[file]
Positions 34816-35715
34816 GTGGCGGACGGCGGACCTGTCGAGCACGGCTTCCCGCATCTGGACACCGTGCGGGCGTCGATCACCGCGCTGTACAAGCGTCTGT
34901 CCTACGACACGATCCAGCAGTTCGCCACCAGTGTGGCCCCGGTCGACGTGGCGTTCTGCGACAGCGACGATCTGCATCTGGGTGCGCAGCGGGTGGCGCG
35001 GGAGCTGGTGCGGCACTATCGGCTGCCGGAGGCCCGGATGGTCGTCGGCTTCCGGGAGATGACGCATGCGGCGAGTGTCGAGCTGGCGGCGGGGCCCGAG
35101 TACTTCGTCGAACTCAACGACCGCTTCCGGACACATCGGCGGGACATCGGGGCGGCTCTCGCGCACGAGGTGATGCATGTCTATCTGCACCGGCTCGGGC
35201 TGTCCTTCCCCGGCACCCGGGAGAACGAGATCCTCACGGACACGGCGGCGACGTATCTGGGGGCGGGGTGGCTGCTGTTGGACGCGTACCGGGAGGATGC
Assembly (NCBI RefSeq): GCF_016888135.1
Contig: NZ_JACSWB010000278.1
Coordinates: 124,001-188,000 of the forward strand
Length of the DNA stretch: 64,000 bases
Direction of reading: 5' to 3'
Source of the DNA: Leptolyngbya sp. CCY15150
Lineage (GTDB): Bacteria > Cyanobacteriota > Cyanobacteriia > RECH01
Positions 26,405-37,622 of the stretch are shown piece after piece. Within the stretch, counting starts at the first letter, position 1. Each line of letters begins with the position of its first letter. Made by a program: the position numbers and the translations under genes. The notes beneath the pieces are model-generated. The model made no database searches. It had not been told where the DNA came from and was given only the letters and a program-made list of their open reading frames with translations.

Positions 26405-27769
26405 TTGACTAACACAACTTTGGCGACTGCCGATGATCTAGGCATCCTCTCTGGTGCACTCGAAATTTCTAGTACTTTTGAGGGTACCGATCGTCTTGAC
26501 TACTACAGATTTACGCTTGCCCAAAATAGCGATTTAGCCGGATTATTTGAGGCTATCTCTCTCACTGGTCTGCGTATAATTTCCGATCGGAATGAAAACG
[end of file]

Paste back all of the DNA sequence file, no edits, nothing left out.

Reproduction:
Positions 34816-35715
34816 GTGGCGGACGGCGGACCTGTCGAGCACGGCTTCCCGCATCTGGACACCGTGCGGGCGTCGATCACCGCGCTGTACAAGCGTCTGT
34901 CCTACGACACGATCCAGCAGTTCGCCACCAGTGTGGCCCCGGTCGACGTGGCGTTCTGCGACAGCGACGATCTGCATCTGGGTGCGCAGCGGGTGGCGCG
35001 GGAGCTGGTGCGGCACTATCGGCTGCCGGAGGCCCGGATGGTCGTCGGCTTCCGGGAGATGACGCATGCGGCGAGTGTCGAGCTGGCGGCGGGGCCCGAG
35101 TACTTCGTCGAACTCAACGACCGCTTCCGGACACATCGGCGGGACATCGGGGCGGCTCTCGCGCACGAGGTGATGCATGTCTATCTGCACCGGCTCGGGC
35201 TGTCCTTCCCCGGCACCCGGGAGAACGAGATCCTCACGGACACGGCGGCGACGTATCTGGGGGCGGGGTGGCTGCTGTTGGACGCGTACCGGGAGGATGC
Assembly (NCBI RefSeq): GCF_016888135.1
Contig: NZ_JACSWB010000278.1
Coordinates: 124,001-188,000 of the forward strand
Length of the DNA stretch: 64,000 bases
Direction of reading: 5' to 3'
Source of the DNA: Leptolyngbya sp. CCY15150
Lineage (GTDB): Bacteria > Cyanobacteriota > Cyanobacteriia > RECH01
Positions 26,405-37,622 of the stretch are shown piece after piece. Within the stretch, counting starts at the first letter, position 1. Each line of letters begins with the position of its first letter. Made by a program: the position numbers and the translations under genes. The notes beneath the pieces are model-generated. The model made no database searches. It had not been told where the DNA came from and was given only the letters and a program-made list of their open reading frames with translations.

Positions 26405-27769
26405 TTGACTAACACAACTTTGGCGACTGCCGATGATCTAGGCATCCTCTCTGGTGCACTCGAAATTTCTAGTACTTTTGAGGGTACCGATCGTCTTGAC
26501 TACTACAGATTTACGCTTGCCCAAAATAGCGATTTAGCCGGATTATTTGAGGCTATCTCTCTCACTGGTCTGCGTATAATTTCCGATCGGAATGAAAACG